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Published March 06, 2010, 12:00 AM

Holiday herald: Stenzel tops Okabena elevator with seasonal decor

OKABENA — Sometime last weekend, the large heart perched atop the Okabena elevator disappeared, and a shamrock appeared in its place. This magical transformation wasn’t the work of stealthy leprechauns, however. For the last decade or so, Don Stenzel Sr. has been responsible for adorning the elevator for certain holidays.

By: Beth Rickers, Worthington Daily Globe

OKABENA — Sometime last weekend, the large heart perched atop the Okabena elevator disappeared, and a shamrock appeared in its place.

This magical transformation wasn’t the work of stealthy leprechauns, however. For the last decade or so, Don Stenzel Sr. has been responsible for adorning the elevator for certain holidays.

“It’s more like I’m the one to blame,” said Don with a grin.

So why does Don, who lives in rural Heron Lake, travel about 10 miles to Okabena to take on this decorating task?

First of all, he has access to the tall structure because Okabena Elevator Co. is owned by one of his sons, Donald Stenzel Jr. But originally the holiday recognition took place at his own residence.

“About 25 years ago, I made a big star and put it on top of a steel bin out at my place, out in the boondocks,” Don explained. “I decided to put it up on a bracket, where people could see, and as long as I had the bracket up there, I had this heart I put up on the steel bin for Valentine’s Day, too.”

“About 10 years ago, I fell off a combine and banged my head, so my wife forbid me from doing any climbing on that steel bin. So I brought it over here where it’s twice as high!”

Don’s holiday symbol collection has expanded over the years. The shamrock, which goes up at the first of March in anticipation of St. Patrick’s Day, is a tribute to the heritage of his wife, Elaine.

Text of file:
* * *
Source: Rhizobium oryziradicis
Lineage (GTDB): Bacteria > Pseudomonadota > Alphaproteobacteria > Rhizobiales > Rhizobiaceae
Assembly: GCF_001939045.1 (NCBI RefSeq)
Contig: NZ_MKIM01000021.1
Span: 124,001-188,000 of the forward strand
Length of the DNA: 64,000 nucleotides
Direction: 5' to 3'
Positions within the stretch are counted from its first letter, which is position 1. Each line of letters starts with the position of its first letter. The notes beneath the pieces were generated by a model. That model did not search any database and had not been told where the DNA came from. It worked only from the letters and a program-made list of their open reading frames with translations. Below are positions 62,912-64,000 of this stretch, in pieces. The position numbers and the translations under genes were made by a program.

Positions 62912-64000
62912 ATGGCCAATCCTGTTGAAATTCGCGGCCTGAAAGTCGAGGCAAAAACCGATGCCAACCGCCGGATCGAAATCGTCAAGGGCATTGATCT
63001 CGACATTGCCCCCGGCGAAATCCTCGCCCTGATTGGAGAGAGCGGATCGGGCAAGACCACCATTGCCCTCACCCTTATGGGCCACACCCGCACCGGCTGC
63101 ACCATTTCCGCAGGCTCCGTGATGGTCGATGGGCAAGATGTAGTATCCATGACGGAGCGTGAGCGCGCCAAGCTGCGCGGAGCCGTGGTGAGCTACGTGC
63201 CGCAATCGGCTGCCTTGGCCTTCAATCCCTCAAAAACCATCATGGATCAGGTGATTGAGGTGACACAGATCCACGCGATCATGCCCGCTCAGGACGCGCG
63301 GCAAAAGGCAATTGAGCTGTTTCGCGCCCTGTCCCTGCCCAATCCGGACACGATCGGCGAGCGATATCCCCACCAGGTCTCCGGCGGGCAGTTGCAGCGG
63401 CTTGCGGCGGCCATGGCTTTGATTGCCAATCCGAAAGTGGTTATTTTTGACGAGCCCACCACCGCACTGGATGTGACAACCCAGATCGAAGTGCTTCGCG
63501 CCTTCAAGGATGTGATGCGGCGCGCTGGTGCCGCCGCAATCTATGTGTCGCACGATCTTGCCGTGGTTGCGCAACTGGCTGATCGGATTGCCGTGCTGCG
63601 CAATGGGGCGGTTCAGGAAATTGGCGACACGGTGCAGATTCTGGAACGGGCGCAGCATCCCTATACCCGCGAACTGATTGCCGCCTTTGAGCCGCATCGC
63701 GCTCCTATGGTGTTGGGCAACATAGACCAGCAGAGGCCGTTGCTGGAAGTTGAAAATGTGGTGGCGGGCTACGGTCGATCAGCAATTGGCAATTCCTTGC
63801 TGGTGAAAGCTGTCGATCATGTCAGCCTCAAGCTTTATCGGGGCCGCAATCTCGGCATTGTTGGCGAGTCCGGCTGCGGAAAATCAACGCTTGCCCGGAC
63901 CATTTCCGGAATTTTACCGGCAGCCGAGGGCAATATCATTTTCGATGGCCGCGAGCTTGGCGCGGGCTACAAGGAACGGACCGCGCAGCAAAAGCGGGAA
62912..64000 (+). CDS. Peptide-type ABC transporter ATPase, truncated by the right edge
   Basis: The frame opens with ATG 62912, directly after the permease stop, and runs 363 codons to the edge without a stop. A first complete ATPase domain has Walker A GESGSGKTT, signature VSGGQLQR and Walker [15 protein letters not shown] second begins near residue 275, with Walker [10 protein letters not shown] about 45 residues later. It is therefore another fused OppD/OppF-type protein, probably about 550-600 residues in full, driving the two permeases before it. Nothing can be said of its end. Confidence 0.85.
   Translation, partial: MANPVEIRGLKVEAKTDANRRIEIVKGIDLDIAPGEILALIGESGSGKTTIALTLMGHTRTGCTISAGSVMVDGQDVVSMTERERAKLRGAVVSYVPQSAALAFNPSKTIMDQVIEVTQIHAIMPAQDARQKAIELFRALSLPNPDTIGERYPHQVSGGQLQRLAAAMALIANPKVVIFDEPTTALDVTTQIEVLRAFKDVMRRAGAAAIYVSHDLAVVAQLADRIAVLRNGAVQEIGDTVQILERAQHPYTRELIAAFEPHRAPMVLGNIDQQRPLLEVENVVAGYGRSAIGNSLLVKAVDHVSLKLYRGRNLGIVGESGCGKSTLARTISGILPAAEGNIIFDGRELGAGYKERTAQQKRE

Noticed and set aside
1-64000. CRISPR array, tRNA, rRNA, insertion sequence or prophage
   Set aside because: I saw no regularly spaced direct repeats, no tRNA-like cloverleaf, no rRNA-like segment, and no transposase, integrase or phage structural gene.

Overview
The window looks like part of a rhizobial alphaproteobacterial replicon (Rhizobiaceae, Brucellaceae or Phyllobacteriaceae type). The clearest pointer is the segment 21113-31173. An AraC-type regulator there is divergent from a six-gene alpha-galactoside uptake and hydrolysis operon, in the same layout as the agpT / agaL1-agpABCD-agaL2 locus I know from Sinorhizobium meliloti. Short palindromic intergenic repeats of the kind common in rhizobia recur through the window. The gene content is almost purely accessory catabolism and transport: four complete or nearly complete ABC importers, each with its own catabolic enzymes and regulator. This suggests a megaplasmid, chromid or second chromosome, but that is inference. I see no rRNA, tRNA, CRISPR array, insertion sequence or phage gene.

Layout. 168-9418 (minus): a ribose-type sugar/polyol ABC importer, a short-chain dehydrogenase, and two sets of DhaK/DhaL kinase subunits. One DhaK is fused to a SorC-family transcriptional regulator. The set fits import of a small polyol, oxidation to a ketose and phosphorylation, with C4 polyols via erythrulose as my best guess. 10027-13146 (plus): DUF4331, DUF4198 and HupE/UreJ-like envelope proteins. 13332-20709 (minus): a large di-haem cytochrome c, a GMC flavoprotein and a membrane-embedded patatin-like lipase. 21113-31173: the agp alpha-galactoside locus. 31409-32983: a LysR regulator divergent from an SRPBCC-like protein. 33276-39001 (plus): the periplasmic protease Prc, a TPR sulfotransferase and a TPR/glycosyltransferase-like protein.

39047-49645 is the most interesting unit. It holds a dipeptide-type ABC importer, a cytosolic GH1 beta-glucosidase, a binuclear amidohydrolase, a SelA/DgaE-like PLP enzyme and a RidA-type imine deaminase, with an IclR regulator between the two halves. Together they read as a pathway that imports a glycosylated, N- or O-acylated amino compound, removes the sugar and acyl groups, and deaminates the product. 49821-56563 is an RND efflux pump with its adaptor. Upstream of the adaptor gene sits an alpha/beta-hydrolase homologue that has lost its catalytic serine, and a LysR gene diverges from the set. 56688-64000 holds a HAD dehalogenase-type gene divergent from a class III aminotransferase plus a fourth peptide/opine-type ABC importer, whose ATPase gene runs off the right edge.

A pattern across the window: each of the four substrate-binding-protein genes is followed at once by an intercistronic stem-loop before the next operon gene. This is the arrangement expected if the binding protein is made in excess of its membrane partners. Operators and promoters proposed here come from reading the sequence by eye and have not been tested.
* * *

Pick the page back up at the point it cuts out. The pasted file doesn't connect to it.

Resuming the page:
“The wife is Irish,” he said. “And one day, she noticed that somebody had a shamrock in their front yard.”

Don originally told Elaine that they didn’t need any more holiday décor in their yard, but later surprised her with the shamrock shape that now adorns the elevator.

As soon as St. Patrick’s Day is over, a cross to denote the Easter season will replace the shamrock.

“I put a double strand of lights on the cross,” Don explained. “Before Easter, I have the purple strand lit, then at Easter, the gold lights go on.”

When the cross comes down after Easter, Don will have a vacation from his decorating duties. The next holiday on his elevator agenda is Christmas. While he displayed a star at his farm during the Christmas season, he fashioned a nativity scene that now goes up on the elevator. The simple outlines of Mary, Joseph and baby Jesus were designed using a much smaller nativity set.

“I find something” to use as a pattern, “and draft it out on paper in squares,” Don explained about the process he uses to create the decorations. “Then I get a big block of cardboard and block that out in squares and draw the design. Then I start bending the ¼-inch rod into the shape.”

In his early holiday decorations, Don used bulb lights, but the rope lights are much easier to work with and he can tailor the design to the rope light length. For the shamrock, for instance, he had an 18-foot length of lights and bent a 20-foot length of rod to form the shape.

“I had to figure out what size of shamrock I could get out of that,” he said.

To get his homemade creations to the top of the elevator, Don employs the elevator’s lift, a manually operated device that uses counterbalance and a rope to go up and down — much safer than climbing a ladder. A timer system turns on the lights at dusk and turns them back off in the morning.

“I think the nativity scene shows up the best,” of all his holiday decorations, Don noted. “It’s got the white lights against the dark sky.”

At 76, Don doesn’t know how much longer he’ll be able to keep up his decorating duties. But he’s still a very active guy — continuing to farm with his sons and finding any number of other projects to fill his time. He and Elaine have five children and 15 grandchildren.

“I’m a first-rate putzer,” he proclaimed. “Anybody that’s got something going on, they find out I’m still useful.

“I don’t know why I do this dumb stuff,” he added gruffly as he tramped through the slush from where he stores the seasonal symbols. “But if somebody enjoys it, I guess it’s worth it. … And my family is willing to put up with this foolishness.”

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